VolunteerMatch Disaster Alert Center

Hawaii is dealing with the terrible impact of fires. Read our blog to find out what you can do to help support natural disaster relief.
Read More

Pauma Band of Luiseno Indians Forestry Crew

Cause Area

  • Advocacy & Human Rights
  • Animals
  • Community
  • Emergency & Safety
  • Environment


1010 Pauma Reservation RoadPauma Valley, CA 92061 United States

Organization Information

Mission Statement

The Pauma Band of Luiseño Indians and our ancestors have lived in the Pauma Valley and surrounding area since time immemorial. Our ancestors are buried here, we raise our children here, and this is where our future generations will continue to live and prosper. Officially established in 1893, today our nearly 6000-acre reservation encompasses only a small portion of our peoples’ traditional territory, which expands into Northern San Diego, Riverside and Orange Counties. As is the case with all Native Americans; Euro-American contact, interaction and forced assimilation during the past two centuries brought immense changes to our land, people and way of life. Like our ancestors, we rely on the strength of our culture and our community to face the challenges of today and tomorrow. Triumphantly, we are still here, not merely surviving, but thriving in the same homeland of our ancestors.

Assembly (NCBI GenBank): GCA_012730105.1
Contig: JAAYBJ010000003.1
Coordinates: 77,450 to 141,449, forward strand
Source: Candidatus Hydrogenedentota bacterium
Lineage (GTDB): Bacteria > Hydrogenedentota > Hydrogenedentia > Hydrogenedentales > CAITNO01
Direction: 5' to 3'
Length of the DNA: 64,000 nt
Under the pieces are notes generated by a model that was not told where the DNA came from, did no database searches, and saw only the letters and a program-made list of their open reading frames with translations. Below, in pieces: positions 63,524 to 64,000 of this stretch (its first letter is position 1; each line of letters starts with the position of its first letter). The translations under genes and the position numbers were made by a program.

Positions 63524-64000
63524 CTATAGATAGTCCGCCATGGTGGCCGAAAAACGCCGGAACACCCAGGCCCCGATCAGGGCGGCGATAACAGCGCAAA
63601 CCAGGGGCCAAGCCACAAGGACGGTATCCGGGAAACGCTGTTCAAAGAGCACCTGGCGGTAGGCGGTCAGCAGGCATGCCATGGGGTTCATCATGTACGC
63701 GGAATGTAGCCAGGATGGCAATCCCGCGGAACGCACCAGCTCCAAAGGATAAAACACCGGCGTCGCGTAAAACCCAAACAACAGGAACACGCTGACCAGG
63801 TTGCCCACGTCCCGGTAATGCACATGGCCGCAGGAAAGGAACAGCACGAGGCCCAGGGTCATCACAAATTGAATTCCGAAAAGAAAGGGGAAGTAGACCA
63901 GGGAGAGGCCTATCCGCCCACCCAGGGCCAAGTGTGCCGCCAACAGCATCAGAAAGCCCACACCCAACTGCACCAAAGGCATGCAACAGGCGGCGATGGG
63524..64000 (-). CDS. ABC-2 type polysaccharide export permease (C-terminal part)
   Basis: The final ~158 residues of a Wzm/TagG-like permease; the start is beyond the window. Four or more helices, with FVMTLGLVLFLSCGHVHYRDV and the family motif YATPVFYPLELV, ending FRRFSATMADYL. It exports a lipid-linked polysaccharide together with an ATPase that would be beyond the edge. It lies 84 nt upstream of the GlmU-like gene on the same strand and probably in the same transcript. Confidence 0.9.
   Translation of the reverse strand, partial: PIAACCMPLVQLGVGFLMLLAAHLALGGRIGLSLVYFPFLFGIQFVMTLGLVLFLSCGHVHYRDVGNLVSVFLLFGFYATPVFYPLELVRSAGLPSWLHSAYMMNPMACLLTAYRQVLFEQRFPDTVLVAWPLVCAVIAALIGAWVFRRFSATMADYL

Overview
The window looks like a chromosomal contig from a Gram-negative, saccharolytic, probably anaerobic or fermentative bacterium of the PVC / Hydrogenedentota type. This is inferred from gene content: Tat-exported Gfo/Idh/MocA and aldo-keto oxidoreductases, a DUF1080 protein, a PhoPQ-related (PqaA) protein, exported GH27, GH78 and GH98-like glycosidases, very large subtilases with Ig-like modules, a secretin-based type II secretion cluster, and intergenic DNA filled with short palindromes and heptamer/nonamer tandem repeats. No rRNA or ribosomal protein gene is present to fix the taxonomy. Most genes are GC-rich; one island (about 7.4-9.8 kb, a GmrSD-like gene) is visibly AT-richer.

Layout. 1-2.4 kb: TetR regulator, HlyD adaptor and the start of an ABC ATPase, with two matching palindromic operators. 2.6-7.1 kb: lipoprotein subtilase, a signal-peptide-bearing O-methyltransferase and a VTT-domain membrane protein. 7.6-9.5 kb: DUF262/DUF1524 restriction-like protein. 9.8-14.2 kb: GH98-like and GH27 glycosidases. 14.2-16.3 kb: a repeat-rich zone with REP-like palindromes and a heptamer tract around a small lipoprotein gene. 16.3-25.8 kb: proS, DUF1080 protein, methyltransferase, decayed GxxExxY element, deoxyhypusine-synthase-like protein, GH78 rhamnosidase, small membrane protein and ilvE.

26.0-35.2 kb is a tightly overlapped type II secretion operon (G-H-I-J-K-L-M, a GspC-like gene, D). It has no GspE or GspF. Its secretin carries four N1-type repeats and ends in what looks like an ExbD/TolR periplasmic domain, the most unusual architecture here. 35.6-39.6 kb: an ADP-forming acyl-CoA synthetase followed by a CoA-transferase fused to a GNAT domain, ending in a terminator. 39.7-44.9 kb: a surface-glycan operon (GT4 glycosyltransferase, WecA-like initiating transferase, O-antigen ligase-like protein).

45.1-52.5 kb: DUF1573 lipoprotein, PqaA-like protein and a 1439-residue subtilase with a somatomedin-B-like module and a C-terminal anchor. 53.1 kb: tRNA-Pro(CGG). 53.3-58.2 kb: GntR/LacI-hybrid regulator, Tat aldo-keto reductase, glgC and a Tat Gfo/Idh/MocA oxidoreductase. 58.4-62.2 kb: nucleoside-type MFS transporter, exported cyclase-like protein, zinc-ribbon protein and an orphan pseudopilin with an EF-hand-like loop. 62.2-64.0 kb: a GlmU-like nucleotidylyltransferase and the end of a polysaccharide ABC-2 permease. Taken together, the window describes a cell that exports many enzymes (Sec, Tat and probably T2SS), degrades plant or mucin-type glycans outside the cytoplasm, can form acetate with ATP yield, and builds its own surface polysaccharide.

As Payomkawichum, or Western People, we have inhabited this land for thousands of years, since before the Spaniards arrived in the 1700s. We are located in the foothills of Palomar Mountain. The traditional territory of the Luiseño people extends along the coast, from near San Juan Capistrano in the north and the Encinitas/Carlsbad area in the south to the valleys of the coastal mountains and Mt. Palomar in the east. Today this area is in northern San Diego, Riverside and Orange counties. The valley that sits at the base of Palomar’s sloping hills is called "Pauma." The term "Pauma" describes this area’s chief characteristic, the San Luis Rey River, which flows through the base of the valley. The name "Pauma" translates as "place where there is water."

Tribal communities have practiced cultural burning for generations. The Pauma Forestry Crew continues the ecological tradition with fire to protect their historical lands, resources, and people from extreme wildfires. Climate action projects include cultural pile building, native plant restoration, and drone mapping! Pauma Forestry are all about hard work outdoors, wildlife, fire, stories and laughter, so come on up, volunteer and defend climate justice with us!


Would you recommend Pauma Band of Luiseno Indians Forestry Crew?
0 reviews Write a review

Report this organization